Intellectual Disability Accommodations in the Classroom

Instructor: Derek Hughes
In your teaching career, you will have many different kinds of students in your classroom. You will need to make accommodations for those learners who have an intellectual disability. This lesson will provide some examples of these accommodations.

Intellectual Disability Accommodations

For students diagnosed with an intellectual disability, learning in the classroom can be quite a challenge. It is your job, as the teacher, to accommodate that student's needs so they can better access and learn the content. An accommodation is an adjustment to how information is presented to a student so they can better engage in learning. This is different from a modification, which would be an adjustment in the actual information itself (less material would be taught, for example). This lesson will provide several examples of how you can accommodate a student who has an intellectual disability.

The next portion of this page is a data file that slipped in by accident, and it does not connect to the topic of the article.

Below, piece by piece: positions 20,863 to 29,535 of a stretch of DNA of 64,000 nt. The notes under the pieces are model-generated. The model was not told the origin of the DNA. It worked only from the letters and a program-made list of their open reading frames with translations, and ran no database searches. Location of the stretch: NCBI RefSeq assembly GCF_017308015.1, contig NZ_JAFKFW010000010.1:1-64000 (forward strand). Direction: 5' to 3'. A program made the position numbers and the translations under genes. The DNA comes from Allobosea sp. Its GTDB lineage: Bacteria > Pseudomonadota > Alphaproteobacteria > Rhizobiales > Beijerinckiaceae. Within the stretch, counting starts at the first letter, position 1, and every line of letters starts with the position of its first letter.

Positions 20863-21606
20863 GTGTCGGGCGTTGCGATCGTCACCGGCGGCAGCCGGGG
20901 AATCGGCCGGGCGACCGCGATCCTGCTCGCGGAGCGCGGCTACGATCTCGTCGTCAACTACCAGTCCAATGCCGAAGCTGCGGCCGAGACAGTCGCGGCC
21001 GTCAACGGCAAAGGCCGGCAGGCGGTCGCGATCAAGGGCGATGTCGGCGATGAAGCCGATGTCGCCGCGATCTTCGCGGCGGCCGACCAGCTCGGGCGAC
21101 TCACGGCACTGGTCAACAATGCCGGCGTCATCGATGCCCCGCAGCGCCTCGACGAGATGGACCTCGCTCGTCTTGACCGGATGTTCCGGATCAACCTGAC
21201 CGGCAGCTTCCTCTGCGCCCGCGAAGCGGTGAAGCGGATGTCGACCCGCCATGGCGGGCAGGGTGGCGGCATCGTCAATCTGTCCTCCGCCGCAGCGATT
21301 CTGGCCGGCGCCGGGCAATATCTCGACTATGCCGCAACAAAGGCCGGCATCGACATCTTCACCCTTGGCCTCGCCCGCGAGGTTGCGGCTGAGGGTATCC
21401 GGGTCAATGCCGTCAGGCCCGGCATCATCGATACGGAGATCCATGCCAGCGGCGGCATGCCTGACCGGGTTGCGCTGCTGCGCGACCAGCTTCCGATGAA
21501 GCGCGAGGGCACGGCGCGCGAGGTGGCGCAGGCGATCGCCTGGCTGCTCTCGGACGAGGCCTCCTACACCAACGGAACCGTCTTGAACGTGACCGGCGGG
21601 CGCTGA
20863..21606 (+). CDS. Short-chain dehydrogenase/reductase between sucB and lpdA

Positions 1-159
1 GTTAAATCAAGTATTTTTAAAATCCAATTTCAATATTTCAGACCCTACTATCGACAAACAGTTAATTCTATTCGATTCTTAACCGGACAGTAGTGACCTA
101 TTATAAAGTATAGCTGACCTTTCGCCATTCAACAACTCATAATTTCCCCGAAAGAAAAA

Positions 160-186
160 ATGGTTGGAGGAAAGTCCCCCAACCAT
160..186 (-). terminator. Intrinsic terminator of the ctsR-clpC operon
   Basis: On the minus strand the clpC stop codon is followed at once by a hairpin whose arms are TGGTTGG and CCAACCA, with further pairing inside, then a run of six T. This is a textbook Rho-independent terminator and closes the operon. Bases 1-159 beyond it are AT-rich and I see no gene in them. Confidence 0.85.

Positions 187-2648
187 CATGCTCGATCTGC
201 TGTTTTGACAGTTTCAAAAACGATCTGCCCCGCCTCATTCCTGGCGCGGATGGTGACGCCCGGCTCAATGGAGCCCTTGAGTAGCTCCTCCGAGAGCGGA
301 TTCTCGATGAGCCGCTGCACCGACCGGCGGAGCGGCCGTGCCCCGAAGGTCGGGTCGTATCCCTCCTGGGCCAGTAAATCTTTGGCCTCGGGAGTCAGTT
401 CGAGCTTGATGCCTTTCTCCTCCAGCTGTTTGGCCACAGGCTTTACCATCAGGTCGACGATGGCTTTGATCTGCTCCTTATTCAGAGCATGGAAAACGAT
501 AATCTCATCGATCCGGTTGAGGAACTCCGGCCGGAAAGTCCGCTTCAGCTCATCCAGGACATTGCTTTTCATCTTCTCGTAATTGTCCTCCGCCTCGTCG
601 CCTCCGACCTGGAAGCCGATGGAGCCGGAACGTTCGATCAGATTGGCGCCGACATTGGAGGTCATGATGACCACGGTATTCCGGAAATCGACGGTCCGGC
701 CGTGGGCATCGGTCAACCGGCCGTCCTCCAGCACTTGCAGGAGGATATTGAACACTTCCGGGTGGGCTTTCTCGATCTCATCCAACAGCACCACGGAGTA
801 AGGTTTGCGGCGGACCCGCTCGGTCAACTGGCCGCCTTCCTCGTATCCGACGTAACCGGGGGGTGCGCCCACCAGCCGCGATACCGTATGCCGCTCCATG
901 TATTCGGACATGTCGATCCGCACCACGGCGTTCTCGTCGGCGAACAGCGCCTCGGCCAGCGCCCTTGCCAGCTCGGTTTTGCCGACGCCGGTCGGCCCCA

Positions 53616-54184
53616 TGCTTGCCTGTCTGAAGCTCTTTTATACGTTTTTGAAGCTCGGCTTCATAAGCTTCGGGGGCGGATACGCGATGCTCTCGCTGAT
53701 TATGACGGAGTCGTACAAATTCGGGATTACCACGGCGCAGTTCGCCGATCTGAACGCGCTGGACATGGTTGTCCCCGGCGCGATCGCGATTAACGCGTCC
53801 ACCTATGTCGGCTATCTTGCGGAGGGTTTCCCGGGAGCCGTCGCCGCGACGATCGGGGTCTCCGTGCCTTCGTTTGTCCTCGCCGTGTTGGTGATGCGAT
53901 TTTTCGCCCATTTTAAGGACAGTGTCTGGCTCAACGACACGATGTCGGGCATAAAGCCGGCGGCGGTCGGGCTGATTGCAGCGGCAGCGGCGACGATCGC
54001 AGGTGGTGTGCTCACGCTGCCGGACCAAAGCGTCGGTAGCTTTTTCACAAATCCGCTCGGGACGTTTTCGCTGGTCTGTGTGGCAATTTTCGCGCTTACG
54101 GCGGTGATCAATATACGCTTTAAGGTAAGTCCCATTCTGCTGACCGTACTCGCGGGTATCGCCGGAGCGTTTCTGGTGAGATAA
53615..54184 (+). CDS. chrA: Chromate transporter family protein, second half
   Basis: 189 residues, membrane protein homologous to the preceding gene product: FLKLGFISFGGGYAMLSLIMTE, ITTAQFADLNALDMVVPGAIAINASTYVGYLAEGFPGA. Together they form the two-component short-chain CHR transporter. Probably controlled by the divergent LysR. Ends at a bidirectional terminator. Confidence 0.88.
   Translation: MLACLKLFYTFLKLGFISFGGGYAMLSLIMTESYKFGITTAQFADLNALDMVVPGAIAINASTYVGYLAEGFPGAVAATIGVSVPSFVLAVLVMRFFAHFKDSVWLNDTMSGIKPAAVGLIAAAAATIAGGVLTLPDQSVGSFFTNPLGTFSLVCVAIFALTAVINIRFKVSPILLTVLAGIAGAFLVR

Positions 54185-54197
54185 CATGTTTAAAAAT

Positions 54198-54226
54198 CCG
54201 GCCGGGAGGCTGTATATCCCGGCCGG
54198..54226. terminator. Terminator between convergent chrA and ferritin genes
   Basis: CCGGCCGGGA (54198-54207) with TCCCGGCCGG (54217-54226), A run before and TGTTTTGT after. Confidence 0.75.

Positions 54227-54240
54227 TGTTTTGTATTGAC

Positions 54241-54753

There are several broad categories of accommodations that will be used in this lesson to outline the examples. These are accommodations in instruction, response, and timing and setting. But first, a short explanation of what an intellectual disability is will help you understand why these accommodations are necessary.

What Is an Intellectual Disability

People who are diagnosed with an intellectual disability often experience difficulties with intellectual capabilities and behavior. These may include:

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